These microgreens are high in vitamins A, B, C, E, and K as well as carotene. They also contain potassium, are high in dietary fiber, and help in relieving occasional constipation amongst many other health benefits.
Other nutrient contents are folic acid, niacin, iron, phosphorus, pantothenic acid, calcium, magnesium, and zinc.
Radish seeds don’t require soaking before planting. Germination for radish seeds is typically about 4 days and microgreens are ready for harvesting between 8 to 12 days.
Learn more about Radish Microgreens.
Arugula microgreens (also known as rocket or rucula) are packed full of vitamin C and much like mature arugula, they share the same bitter peppery taste. These microgreens are great for taking any salad or leafy dish from mediocre to exceptional in both taste and appearance!
Besides being known for their unique taste, arugula microgreens also provide several nutritional and health benefits:
- Provide antioxidants
- A good source of copper and vitamins A, C, and K
- Helps to lower blood pressure
- Promotes healthy bone development
- Detoxifies food
“This microgreen contains glucosinolates (GSLs), ascorbic acid (vitamin C) and phenols that are believed to help fend off toxins and stave off environmental stress, says Monique Richard, RD, and adjunct professor of nutrition at East Tennessee State University.”
Arugula microgreens also do not require soaking and usually germinate within 5 days. The average harvesting window is between 10 to 14 days. They germinate quickly and they are ideal as they grow well in both cold and hot temperatures.
An important tip to remember is not to overwater the seeds, as arugula seeds do not require lots of moisture. They tend to grow better and prefer relatively low moisture environments.
Learn more about Arugula Microgreens.
If you or your child is one to fear the leafy green goodness of broccoli, fear no more! Broccoli microgreens are a lot less scary than their mature counterpart and provide the same nutritional value if not more. Broccoli microgreens have a milder taste compared to larger broccoli and are slightly bitter.
Broccoli as a whole is a great addition to a healthy diet and its microgreens are even better due to the rich presence of a compound called sulforaphane, the reason behind its slightly bitter taste. Sulforaphane is a chemical compound normally found in broccoli and other vegetables such as cabbage and Brussel sprouts.
Research surrounding sulforaphane has shown that the compound can target the multiplying of cancer cells. For that reason, some believe it is somewhat effective in preventing cancer and other health conditions, however, any evidence given has been insufficient thus far.
It’s important to note as well that you should sustain from heating or cooking broccoli microgreens because sulforaphane is a heat-sensitive compound.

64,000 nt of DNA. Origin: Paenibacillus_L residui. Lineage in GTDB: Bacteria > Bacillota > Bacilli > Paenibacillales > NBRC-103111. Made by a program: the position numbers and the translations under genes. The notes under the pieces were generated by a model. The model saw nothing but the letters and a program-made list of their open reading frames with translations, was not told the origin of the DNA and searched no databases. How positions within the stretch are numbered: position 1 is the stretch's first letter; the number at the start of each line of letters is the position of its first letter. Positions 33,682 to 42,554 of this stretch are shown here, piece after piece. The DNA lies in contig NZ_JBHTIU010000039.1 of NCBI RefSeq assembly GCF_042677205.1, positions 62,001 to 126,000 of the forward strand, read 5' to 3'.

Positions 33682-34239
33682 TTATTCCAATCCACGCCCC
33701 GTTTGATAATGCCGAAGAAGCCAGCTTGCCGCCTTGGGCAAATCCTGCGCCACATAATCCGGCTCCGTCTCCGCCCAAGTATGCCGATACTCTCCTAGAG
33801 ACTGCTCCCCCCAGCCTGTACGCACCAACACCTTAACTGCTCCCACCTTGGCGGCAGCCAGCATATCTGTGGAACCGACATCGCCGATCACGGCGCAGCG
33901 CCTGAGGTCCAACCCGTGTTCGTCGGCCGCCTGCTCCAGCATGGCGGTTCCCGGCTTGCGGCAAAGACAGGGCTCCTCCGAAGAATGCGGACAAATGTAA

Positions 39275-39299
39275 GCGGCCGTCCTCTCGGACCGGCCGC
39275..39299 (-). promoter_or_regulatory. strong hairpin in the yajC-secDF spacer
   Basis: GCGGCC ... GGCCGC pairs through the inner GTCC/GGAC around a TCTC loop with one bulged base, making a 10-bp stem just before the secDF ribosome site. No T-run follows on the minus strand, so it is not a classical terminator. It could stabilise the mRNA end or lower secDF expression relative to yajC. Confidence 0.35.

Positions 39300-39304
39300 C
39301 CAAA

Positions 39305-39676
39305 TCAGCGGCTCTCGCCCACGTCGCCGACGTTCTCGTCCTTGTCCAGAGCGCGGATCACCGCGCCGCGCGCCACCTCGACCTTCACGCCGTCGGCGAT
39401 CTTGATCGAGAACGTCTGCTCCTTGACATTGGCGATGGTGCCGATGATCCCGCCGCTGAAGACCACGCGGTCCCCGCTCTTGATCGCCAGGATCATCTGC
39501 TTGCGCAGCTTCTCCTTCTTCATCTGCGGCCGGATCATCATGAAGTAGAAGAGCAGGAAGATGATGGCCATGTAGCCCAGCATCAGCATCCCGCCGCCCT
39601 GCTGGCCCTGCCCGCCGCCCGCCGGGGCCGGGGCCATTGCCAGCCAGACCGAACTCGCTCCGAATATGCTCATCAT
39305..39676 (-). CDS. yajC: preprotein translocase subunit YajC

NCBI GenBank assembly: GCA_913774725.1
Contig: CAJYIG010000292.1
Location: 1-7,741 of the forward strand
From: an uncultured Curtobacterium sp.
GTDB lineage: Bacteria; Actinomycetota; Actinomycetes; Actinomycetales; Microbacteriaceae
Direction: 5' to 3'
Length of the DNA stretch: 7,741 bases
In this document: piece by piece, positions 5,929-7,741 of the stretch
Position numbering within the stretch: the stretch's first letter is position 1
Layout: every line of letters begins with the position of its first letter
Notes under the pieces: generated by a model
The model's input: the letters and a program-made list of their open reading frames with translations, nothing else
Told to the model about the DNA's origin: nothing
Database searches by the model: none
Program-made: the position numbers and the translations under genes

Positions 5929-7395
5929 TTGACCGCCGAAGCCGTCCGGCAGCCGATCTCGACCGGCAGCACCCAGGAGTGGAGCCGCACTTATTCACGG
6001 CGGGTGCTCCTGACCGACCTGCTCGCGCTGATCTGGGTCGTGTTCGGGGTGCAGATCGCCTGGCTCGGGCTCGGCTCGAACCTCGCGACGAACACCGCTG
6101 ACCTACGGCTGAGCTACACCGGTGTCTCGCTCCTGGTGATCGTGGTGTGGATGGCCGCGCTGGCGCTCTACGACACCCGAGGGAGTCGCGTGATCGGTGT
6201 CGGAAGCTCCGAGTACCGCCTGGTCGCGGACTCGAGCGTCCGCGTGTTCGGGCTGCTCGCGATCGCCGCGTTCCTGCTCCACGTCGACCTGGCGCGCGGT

In addition to sulforaphane, broccoli microgreens are also high in vitamins A, C, and K, protein, and are preventative towards a number of health conditions including Alzheimer’s, osteoporosis and cancer prevention.
“Broccoli is loaded with compounds that are believed to protect against cancer. Observational studies suggest that the consumption of cruciferous vegetables, including broccoli, is linked to a reduced risk of many cancers, including lung, colorectal, breast, prostate, pancreatic, and gastric cancers.”
Broccoli microgreens germinate pretty quickly with the full germination time being around 4 days. These microgreens are also notorious for growing fast and can be harvested as early as the 7th to 9th day during the projected 9 to 14 days of harvesting time.
Learn more about Broccoli Microgreens.
There are three different types of beet microgreens:
- Bull’s Blood
- Early Wonder Tall Top
Bull’s Blood is one of the more popular types of beet varieties. This variety produces microgreens with vibrant red color, much like the deep red color mature beets are known for. Beet microgreens provide tons of nutritional benefits and might even serve as a better alternative for those that don’t enjoy the rich earthy taste of mature beets.
Beet microgreens have a less earthy taste and are sweeter. They are low in fat, but at the same time rich in fiber, iron, nitrate, folic acid, minerals, and vitamins. Beets are also loaded with powerful antioxidants and nitrates.
“Beets contain a high concentration of nitrates, which have a blood pressure-lowering effect. This may lead to a reduced risk of heart attacks, heart failure, and stroke.”
Some nutritional and health benefits of beet microgreens are:
- High in vitamins K, C, and E
- Helps rid the body of harmful toxins while providing powerful antioxidants
- Can reduce stress
- Temporarily relieve headaches and other bodily ailments
- Reduces the risk of cardiovascular disease and diabetes
Beet microgreens take longer to germinate and grow compared to other microgreens. Their seeds can benefit from soaking for about 4-8 hours to speed up the germination process. Germination takes about 5 days and microgreens are ready to harvest between 11 up to 20 plus days.
The recommended medium for growing beet microgreens is in soil or coconut coir.
Learn more about Beet Microgreens.